Listening for a Sound

When I was a boy at school, unsaved and unconcerned about my salvation, I was brought to think of eternity and my lost condition, through overhearing a conversation between my mother and a Christian woman who was at our house spending an evening. They were speaking together about the second coming of Christ—a truth that they had just recently learned from the Scriptures—and the change that would be wrought among the living and the dead in that moment of His descent to the air, for His people. I was sitting in the room reading a book at the time, but the conversation became so interesting that I forgot all about my story and sat listening to what they were saying.
"There is a dark side to it," said the Christian lady to my mother. "What about those of our households who will be yet unsaved when Jesus comes? They will be left behind for the judgment. The doom of those who have lived rejecting Christ will be sealed then. I often think if we should be caught away during the still hours of night, what an awakening it will be to the unconverted ones under our roof, to find us all gone, and them left behind."
I could sit no longer. I crept out and got off to bed as quickly as possible, but that word haunted me. What if during the night the Lord should come? I knew that my dear father and mother would be gone—they were both saved; so was my sister and the servant; I alone in the house was unconverted.
I spent several nights of sore trouble, thinking of the possibility of being left.
Several mornings when I awoke and all was quiet, I thought they had gone. One morning particularly I felt so uneasy I arose, dressed, and stood on the stair listening for a sound from the kitchen. How thankful I was to hear Mary, the servant, lighting the fire. I knew then the Lord had not come, and that I had another chance given me.
This went on for several days, until I could endure it no longer. I told a Christian young man, who worked in my father's office, of my state, and he told me it was God speaking to my soul, urging upon me the need of deciding for Christ, and that I ought not stifle my convictions, but close with Christ, accepting Him as my Savior.
"If you have Christ, you will rejoice then that He is coming, but mind there is no time to trifle," he said.
This seemed to sound as God's final warning to me. I saw clearly that I had to make a choice between Christ and the world: I could halt no longer. So going out into the dark night, I took off my cap, looked up into the starry heavens, and said,
"Lord Jesus, I accept Thee as my Savior;
I believe that Thou hast died for me; I want to be Thine." Just then I remembered that it was written in God's Book,
"I believed God's testimony, thanked Him for giving it to me, and hastened to my room. I was saved, everlastingly saved, all in so short a time, that I could scare realize it was true. But my heart was filled with peace, and I had the witness within me, as well as the Word of God before my eyes, that I was in reality saved. I could not keep it longer; I ran downstairs and told my parents and sister, and there was great joy that night."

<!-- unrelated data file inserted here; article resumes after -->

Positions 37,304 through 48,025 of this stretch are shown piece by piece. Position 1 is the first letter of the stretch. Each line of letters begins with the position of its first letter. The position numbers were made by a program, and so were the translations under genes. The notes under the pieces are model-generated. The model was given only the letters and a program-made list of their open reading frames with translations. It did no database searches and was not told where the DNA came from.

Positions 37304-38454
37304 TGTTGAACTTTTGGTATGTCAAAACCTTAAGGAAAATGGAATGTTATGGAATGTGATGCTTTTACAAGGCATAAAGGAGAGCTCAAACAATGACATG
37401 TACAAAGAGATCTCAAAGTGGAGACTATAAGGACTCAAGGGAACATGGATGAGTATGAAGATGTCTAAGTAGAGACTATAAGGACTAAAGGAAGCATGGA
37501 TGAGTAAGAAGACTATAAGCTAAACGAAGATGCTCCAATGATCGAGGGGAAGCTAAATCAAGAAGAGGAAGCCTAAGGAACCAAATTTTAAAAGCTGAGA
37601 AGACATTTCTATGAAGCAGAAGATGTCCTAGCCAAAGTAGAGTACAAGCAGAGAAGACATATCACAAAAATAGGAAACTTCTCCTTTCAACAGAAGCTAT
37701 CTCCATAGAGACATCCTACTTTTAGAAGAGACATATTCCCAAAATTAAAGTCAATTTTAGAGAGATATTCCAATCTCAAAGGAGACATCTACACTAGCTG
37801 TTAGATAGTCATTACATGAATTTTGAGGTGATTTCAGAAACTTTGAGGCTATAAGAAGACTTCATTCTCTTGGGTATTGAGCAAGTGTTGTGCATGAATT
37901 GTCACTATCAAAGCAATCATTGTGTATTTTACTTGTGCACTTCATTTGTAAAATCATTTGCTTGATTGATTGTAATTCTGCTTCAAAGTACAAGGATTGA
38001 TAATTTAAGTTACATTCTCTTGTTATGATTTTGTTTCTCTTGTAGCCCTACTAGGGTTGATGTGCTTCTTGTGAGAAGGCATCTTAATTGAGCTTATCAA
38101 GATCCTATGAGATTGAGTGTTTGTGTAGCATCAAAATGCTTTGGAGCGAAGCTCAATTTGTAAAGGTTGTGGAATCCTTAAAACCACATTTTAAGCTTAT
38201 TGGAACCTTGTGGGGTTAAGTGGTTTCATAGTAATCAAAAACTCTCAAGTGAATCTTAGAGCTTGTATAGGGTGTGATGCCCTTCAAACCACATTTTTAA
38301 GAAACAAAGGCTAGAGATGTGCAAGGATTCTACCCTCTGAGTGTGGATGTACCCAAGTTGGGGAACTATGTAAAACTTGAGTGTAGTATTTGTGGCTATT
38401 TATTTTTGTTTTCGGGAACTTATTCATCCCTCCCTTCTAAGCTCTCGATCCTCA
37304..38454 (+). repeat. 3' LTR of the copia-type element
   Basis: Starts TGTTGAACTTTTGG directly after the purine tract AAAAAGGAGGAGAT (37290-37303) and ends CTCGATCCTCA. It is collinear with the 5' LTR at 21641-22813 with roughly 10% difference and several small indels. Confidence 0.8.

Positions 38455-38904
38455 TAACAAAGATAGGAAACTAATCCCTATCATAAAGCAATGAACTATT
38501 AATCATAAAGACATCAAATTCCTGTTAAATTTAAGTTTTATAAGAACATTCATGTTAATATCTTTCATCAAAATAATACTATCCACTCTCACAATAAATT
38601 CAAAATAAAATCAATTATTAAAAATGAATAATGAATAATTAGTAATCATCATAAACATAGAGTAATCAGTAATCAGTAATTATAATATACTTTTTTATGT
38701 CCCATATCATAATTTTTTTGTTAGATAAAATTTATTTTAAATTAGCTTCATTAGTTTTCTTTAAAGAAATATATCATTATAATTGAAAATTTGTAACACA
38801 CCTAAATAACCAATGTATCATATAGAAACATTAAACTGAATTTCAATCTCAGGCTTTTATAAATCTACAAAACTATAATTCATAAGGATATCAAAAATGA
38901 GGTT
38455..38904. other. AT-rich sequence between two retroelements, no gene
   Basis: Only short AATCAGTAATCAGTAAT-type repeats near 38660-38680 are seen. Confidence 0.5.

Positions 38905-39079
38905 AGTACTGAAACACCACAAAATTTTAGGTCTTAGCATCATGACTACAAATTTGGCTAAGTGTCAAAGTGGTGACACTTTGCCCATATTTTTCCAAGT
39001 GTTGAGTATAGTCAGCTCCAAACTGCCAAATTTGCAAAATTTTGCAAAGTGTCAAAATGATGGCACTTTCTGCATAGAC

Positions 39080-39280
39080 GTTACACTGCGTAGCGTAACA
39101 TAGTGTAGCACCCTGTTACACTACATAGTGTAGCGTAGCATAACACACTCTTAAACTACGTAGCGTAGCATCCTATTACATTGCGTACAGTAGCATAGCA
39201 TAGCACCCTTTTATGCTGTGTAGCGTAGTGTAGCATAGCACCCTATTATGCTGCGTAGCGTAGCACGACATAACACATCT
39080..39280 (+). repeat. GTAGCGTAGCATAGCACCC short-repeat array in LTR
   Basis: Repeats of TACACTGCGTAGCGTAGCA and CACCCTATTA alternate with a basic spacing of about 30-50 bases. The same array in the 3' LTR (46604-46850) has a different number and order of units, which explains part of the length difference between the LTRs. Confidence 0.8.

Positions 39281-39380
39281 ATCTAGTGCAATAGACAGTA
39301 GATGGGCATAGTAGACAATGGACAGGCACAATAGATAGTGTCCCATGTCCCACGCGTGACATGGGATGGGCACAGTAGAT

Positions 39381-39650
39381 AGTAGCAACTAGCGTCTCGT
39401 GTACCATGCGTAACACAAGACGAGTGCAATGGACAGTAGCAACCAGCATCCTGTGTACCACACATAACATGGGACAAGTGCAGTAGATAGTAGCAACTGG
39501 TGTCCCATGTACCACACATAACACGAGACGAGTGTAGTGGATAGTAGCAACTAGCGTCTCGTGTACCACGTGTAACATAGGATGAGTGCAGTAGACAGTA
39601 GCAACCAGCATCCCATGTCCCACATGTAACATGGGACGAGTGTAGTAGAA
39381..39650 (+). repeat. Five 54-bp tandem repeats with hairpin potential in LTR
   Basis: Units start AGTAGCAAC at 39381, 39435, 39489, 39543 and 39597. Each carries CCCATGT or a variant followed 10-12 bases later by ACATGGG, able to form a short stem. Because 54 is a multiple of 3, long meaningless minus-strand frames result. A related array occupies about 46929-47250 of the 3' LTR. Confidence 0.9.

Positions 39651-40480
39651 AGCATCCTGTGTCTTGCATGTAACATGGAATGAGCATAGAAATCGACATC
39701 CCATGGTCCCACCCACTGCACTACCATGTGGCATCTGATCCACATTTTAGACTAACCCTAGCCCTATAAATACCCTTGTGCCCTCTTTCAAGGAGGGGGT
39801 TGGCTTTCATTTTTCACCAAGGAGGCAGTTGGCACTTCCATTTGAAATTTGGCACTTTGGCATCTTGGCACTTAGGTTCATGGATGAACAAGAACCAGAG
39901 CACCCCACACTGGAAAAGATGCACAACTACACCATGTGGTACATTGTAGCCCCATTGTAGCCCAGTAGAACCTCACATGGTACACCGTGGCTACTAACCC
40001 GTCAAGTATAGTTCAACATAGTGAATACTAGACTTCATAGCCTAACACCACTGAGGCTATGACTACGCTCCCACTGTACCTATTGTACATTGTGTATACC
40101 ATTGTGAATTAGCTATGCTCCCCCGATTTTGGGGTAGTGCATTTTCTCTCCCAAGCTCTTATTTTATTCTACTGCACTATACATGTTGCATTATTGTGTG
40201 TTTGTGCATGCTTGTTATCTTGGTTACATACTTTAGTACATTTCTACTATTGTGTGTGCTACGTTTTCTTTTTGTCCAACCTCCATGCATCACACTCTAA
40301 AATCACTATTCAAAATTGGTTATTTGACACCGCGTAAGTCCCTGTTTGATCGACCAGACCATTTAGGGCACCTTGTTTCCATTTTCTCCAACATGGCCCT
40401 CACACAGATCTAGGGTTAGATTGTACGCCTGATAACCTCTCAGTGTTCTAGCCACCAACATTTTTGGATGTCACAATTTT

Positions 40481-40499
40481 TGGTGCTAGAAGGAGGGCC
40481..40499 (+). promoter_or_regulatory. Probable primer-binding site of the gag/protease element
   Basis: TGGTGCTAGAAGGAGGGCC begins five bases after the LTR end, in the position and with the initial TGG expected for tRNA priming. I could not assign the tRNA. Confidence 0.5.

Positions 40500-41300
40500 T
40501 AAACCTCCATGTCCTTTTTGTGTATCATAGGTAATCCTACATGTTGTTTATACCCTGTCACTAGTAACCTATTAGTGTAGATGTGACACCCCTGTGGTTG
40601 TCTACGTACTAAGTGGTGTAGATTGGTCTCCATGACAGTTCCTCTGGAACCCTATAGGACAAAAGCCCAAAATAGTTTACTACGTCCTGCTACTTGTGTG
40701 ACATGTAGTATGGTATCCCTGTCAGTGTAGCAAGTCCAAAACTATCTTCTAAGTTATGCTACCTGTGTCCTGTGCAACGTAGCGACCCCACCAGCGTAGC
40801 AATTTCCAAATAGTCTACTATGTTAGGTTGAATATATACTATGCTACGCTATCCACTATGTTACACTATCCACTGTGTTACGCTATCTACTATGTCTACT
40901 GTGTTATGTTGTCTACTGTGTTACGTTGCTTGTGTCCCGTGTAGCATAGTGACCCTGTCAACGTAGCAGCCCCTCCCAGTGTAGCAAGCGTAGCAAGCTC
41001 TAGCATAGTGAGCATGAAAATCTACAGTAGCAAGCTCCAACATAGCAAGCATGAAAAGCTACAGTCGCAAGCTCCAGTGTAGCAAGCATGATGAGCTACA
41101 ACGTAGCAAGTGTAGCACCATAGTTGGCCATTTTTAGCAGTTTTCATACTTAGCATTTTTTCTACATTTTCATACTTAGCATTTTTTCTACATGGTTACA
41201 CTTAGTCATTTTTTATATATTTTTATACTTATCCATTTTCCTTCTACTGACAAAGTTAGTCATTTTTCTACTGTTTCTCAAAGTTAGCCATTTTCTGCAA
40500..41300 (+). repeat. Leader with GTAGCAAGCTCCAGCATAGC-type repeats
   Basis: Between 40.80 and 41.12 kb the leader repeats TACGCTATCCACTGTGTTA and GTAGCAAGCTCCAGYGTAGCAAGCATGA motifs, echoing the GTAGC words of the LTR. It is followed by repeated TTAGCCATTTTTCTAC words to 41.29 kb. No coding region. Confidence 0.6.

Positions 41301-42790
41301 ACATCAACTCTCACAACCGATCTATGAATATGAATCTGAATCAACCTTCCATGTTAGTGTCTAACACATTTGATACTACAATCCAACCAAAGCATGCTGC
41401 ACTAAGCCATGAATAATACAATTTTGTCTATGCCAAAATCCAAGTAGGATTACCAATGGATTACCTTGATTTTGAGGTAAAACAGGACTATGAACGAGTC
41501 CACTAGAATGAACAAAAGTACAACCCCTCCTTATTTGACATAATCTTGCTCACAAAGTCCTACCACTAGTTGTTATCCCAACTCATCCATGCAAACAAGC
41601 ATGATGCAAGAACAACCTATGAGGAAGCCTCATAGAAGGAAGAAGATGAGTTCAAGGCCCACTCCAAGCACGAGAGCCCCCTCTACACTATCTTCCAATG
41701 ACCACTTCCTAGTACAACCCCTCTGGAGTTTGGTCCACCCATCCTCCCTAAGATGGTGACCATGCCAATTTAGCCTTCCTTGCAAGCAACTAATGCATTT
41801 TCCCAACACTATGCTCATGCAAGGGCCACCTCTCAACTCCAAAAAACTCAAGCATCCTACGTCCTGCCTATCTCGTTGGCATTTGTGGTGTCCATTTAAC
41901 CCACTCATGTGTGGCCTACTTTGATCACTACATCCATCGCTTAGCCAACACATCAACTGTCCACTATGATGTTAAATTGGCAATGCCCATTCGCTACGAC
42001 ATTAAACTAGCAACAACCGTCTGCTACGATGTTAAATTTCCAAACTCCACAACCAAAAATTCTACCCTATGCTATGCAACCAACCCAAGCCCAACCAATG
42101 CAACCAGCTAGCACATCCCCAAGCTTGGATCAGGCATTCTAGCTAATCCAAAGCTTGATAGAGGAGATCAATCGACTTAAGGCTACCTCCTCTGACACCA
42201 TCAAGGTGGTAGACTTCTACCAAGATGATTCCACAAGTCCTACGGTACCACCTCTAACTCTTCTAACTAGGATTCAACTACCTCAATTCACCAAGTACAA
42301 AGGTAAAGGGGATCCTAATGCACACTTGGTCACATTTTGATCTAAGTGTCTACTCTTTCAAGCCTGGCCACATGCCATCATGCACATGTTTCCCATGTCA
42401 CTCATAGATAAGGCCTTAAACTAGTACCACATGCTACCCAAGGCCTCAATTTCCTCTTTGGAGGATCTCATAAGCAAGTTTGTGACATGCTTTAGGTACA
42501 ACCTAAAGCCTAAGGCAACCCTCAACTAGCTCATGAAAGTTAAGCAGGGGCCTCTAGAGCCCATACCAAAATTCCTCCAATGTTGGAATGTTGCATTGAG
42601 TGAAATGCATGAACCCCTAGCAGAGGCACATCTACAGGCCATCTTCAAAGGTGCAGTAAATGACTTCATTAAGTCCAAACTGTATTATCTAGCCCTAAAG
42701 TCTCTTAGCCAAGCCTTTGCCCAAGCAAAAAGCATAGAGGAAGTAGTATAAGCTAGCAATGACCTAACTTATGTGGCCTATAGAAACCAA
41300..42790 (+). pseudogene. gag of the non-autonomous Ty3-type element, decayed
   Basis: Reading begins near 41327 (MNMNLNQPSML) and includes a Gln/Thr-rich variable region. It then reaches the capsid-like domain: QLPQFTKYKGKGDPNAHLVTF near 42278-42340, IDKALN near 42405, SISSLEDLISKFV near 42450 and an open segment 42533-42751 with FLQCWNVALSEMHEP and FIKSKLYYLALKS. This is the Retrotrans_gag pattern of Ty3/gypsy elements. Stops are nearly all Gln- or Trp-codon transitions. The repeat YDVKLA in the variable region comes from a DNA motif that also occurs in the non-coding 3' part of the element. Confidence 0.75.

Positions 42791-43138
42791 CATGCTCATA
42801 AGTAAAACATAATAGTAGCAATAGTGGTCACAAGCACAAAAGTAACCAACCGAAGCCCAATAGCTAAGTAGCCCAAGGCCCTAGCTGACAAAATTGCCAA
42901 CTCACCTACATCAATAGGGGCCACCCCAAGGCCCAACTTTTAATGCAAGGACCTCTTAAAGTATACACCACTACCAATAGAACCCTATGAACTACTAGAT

Most blessed as is the truth to the believer in Christ, that the coming of the Lord Jesus —His personal return to call His ransomed people home to share His glory—is near, and that it will be sudden, whether at noonday or midnight.
"The Lord Himself shall descend from heaven with a shout, with the voice of the archangel, and with the trump of God; and the dead in Christ shall rise first: then we which are alive and remain shall be caught up together with them in the clouds, to meet the Lord in the air: and so shall we ever be with the Lord." 1 Thess. 4:16, 1716For the Lord himself shall descend from heaven with a shout, with the voice of the archangel, and with the trump of God: and the dead in Christ shall rise first: 17Then we which are alive and remain shall be caught up together with them in the clouds, to meet the Lord in the air: and so shall we ever be with the Lord. (1 Thessalonians 4:16‑17).
It has its dark side for the rejecter of the Gospel of God—the despiser of Christ. To all such, it will ring the knell of doom. There will be no more pleading from loved ones in Christ; no more tearful entreaties to come to Jesus. Full well the unconverted sinner knows all this, and dreads the coming of that long expected day.
Reader, these are the true sayings of the Book of God. They are not sentimental fancies; they are not cunningly devised fables. Jesus—the Son of God—will come again, and at His coming He will gather home His own, and the Christ-rejecter will be left for judgment, I only add the question —Have you ever thought what the coming of the Son of God will do for you? Will you be among those caught away to "eternal glory," or will you be left to the "eternal judgment?" Pause and think!
"These shall go away into everlasting punishment: but the righteous into life eternal." Matt. 25:4646And these shall go away into everlasting punishment: but the righteous into life eternal. (Matthew 25:46).
Left, though God pleaded often,
Asked thee again, again;
Called, but thou wouldst not hearken
Why was it all in vain?
Left, not because He wished it,
Left, at thine own self-will;
Left, and thy heart grew harder,
Thou wert rebellious still.

Left for the coming judgment,
Left for the sinner's doom;
Left, while thy life-day darkens
Into a solemn gloom.
Left, but instead of heaven
What will thy portion be?
"Weeping and wailing" only
All through eternity.